Displacement and statecraft in Iraq: Recent trends, older roots
This article discusses the relationship between state formation and refugees, linking statecraft – the 'art' of state building – and displacement in post-2003 Iraq. It uses the testimonies of displaced Iraqis now living in Syria to show how parties and militias in Iraq targeted specific groups, including religious minorities such as the Mandaeans. They created new forms of exclusion, forcing some communities to flee. In some cases, they compelled people to leave abruptly; in others, hostile forces gradually encroached upon the target groups. Some organizations had their origins in pre-2003 dynamics and were not the first in Iraq to use displacement as a means to implement a political design.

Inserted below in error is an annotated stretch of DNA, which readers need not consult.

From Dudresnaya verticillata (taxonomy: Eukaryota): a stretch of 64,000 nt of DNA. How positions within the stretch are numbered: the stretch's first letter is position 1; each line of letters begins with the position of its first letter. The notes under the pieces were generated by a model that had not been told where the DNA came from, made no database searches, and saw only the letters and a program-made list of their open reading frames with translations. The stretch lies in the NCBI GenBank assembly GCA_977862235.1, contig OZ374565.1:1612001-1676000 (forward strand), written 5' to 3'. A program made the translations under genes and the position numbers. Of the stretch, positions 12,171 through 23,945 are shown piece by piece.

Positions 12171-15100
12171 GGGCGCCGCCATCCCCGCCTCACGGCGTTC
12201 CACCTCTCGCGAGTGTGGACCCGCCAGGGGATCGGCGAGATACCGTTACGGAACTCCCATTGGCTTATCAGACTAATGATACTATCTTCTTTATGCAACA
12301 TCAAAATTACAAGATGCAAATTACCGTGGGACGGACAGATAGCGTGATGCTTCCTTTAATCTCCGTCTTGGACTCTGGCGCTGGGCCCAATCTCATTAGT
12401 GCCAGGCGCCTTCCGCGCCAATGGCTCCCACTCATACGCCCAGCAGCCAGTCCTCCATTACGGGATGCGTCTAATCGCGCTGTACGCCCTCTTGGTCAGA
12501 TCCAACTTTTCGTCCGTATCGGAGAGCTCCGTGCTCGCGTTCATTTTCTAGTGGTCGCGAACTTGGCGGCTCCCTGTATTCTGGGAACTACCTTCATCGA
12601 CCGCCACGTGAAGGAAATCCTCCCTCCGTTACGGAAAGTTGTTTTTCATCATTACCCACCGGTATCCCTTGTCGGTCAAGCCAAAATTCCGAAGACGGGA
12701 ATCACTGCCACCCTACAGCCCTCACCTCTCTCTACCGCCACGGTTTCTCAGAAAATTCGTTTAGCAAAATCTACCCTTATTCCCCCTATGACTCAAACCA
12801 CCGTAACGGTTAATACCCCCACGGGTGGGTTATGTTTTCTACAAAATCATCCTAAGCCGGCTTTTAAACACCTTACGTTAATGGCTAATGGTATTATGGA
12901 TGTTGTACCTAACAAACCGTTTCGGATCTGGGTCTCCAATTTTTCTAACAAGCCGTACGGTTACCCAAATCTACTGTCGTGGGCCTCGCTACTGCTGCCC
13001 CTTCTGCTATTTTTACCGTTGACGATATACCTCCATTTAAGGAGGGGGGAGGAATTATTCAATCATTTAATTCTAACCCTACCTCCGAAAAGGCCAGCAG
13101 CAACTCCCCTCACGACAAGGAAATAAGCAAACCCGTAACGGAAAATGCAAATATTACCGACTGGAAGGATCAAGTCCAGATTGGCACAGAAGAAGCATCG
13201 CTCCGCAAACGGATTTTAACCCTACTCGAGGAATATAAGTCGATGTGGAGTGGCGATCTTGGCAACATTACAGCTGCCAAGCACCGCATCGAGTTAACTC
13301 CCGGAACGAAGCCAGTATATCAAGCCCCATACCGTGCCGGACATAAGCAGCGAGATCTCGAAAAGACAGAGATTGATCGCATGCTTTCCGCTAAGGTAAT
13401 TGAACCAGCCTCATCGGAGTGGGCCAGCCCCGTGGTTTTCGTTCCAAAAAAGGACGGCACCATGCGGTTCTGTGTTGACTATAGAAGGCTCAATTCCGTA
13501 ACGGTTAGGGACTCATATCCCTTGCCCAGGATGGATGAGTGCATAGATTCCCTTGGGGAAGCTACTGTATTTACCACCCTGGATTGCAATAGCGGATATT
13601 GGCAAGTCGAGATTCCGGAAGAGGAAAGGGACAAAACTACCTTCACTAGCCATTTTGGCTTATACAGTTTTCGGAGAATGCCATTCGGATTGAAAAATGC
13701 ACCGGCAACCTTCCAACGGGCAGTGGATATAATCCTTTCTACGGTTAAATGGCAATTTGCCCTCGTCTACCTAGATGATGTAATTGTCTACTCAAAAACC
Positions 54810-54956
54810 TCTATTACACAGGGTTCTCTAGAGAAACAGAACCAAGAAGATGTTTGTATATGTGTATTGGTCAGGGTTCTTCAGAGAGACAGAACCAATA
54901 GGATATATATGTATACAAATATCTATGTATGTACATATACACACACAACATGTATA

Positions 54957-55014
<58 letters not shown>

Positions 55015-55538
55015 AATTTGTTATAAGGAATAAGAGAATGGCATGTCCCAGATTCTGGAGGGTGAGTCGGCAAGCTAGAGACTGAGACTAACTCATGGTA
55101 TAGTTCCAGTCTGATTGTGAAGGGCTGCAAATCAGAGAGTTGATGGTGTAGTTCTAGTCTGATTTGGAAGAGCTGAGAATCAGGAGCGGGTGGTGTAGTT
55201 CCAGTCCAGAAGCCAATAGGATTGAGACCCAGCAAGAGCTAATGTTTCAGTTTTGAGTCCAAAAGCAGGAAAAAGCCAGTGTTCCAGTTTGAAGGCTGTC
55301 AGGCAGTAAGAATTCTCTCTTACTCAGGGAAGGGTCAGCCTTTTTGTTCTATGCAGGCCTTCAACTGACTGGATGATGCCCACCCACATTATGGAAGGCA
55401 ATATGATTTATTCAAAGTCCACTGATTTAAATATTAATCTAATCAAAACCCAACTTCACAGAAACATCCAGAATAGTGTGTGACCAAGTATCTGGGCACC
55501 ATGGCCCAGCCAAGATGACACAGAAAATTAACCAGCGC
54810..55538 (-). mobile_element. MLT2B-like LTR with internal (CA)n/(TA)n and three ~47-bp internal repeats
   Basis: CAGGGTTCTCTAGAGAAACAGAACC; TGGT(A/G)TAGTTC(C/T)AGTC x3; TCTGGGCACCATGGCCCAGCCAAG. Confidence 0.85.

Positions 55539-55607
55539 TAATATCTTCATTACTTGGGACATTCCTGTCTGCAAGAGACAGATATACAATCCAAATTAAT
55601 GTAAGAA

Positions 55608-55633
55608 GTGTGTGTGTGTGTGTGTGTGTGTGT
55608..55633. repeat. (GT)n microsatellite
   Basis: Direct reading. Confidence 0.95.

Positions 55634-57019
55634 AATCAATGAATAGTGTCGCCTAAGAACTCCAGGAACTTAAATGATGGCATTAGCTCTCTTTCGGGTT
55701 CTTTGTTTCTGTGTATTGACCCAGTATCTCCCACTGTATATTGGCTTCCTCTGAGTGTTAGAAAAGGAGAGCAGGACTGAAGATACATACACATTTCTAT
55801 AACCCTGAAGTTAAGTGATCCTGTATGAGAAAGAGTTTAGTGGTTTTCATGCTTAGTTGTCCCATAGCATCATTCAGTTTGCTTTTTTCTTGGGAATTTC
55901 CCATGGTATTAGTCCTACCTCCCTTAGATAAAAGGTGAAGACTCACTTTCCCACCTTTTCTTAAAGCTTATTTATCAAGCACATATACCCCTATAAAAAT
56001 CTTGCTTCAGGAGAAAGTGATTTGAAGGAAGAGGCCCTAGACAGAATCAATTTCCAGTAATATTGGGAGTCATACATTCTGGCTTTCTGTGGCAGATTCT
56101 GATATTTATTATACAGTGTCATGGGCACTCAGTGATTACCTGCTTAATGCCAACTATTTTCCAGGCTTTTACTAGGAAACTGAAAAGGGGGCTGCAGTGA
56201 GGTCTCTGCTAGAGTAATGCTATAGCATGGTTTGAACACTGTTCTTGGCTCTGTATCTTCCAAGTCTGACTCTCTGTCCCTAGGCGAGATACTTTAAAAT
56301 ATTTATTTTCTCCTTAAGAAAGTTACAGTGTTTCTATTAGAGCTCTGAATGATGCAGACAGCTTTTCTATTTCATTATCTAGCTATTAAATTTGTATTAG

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Document Type: Research Article
Affiliations: University of East London
Publication date: November 28, 2011
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- The International Journal of Contemporary Iraqi Studies is a new peer-reviewed, tri- annual, academic publication devoted to the study of modern Iraq. In recognition of Iraq's increasingly important position on the world stage, the time is right for a new journal dedicated to scholarly engagement with the country.
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